About Combo Rooms
You may have rooms in your venue which can be broken down into smaller spaces, or smaller spaces which are combined into a larger one. You are able to handle these spaces by creating combo rooms.
A combo room is simply a combination of other spaces. Examples are:
- A ballroom which, through airwalls, can be one large space, two medium ones, or four small ones.
- Tennis courts which can be configured as two basketball courts.
- You would like to place house holds on an arena for large touring shows, blocking the entire venue.
Let's dig into our ballroom example above. The possible combinations are:
- Grand Ballroom
- Ballroom A
- Ballroom B
- Ballroom C
- Ballroom D
- Ballroom A+B
- Ballroom B+C
- Ballroom C+D
To build combos on your account, always start with the smallest spaces - the ones that can't be broken down any further. So we'll start by creating four rooms: Ballroom A, Ballroom B, Ballroom C, and Ballroom D.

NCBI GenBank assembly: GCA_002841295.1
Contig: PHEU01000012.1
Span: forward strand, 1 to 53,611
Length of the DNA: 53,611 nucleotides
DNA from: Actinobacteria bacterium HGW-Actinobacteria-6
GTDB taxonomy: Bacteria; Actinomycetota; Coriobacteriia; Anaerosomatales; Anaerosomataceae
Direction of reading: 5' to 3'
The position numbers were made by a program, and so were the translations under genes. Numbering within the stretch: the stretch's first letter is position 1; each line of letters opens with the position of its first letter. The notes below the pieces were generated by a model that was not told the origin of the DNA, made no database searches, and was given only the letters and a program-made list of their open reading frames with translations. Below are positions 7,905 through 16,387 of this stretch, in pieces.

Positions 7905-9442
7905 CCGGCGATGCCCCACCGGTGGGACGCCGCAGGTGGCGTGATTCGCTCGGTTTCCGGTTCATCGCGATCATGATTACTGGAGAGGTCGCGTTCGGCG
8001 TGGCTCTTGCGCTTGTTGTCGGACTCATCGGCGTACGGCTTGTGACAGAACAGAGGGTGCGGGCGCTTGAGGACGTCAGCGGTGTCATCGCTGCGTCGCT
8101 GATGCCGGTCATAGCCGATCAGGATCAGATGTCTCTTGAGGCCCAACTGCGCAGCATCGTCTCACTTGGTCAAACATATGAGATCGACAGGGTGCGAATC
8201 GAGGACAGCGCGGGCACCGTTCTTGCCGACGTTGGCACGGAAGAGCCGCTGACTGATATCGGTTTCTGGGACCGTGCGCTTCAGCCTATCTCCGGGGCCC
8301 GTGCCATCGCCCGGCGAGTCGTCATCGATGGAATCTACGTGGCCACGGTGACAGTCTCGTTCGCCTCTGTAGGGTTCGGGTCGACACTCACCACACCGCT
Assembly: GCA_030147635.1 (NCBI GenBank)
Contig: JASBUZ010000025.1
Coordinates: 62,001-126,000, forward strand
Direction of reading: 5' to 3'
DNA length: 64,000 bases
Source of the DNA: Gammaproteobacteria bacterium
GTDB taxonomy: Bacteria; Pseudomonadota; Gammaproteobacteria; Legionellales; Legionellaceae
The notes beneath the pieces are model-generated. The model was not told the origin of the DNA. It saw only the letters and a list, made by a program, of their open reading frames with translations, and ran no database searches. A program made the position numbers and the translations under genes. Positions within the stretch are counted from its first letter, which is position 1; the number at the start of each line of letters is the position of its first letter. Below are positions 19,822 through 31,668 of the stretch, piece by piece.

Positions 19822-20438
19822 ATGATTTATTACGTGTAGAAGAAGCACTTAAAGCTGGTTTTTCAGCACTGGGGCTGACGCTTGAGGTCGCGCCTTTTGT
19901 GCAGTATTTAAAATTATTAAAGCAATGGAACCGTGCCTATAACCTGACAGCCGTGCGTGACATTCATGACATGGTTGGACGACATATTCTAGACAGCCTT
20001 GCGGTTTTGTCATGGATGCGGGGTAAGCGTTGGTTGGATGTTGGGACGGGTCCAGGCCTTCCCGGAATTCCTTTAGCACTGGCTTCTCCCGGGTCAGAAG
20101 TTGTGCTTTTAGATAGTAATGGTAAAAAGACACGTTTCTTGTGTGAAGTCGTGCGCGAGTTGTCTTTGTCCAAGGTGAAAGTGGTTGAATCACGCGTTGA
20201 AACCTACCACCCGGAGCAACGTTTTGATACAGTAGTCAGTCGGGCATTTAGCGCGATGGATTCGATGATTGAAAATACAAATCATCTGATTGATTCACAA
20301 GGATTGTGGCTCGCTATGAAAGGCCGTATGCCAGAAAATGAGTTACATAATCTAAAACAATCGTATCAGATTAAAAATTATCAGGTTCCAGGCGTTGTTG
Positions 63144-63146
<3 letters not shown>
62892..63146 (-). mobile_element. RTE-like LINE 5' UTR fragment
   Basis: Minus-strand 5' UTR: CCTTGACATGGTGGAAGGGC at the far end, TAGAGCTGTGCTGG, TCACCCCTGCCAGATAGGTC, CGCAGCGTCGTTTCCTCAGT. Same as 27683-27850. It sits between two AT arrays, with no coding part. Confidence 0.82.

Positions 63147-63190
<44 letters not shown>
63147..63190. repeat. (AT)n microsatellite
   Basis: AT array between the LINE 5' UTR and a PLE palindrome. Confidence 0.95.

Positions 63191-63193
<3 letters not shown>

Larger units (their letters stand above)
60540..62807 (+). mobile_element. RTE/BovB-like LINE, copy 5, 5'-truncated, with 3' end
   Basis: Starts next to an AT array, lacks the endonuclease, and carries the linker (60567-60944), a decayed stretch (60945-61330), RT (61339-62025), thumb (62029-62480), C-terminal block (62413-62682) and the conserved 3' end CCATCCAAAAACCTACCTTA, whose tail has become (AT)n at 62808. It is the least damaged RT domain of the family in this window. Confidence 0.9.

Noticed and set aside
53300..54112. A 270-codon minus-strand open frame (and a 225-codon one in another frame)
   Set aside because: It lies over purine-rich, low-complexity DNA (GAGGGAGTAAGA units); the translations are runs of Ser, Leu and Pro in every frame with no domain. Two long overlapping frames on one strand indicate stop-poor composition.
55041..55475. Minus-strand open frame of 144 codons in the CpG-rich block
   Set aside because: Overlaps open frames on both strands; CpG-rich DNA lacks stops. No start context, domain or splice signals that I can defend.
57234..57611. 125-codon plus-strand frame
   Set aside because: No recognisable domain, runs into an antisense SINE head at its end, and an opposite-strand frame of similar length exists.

We then create the next step up: A+B, B+C, and C+D. But when we create these, we will check Combo Room and then select the appropriate sub-rooms from the list.
Finally, we'll create the largest space, the Grand Ballroom. This will also be a combo, but it will not be a combo of A+B and C+D - you cannot create combos of combos. Instead, just select all of the individual sub-rooms: A, B, C, and D.
Once all of the sub-rooms and combos have been created, you'll be able to book the appropriate space, and the conflict checker will alert you appropriately. When you book, choose the largest configuration that you'll be using. So if there is a gala dinner in the grand ballroom in the evening but there will be meetings in A/B/C/D during the day, book the grand ballroom. You'll be able to book functions in all of the grand ballroom's related spaces.
Combo rooms can be displayed on the grid and day calendars. Please see this article for more information.
If your venue layout is not as straightforward as our ballroom example, please contact our Client Success team.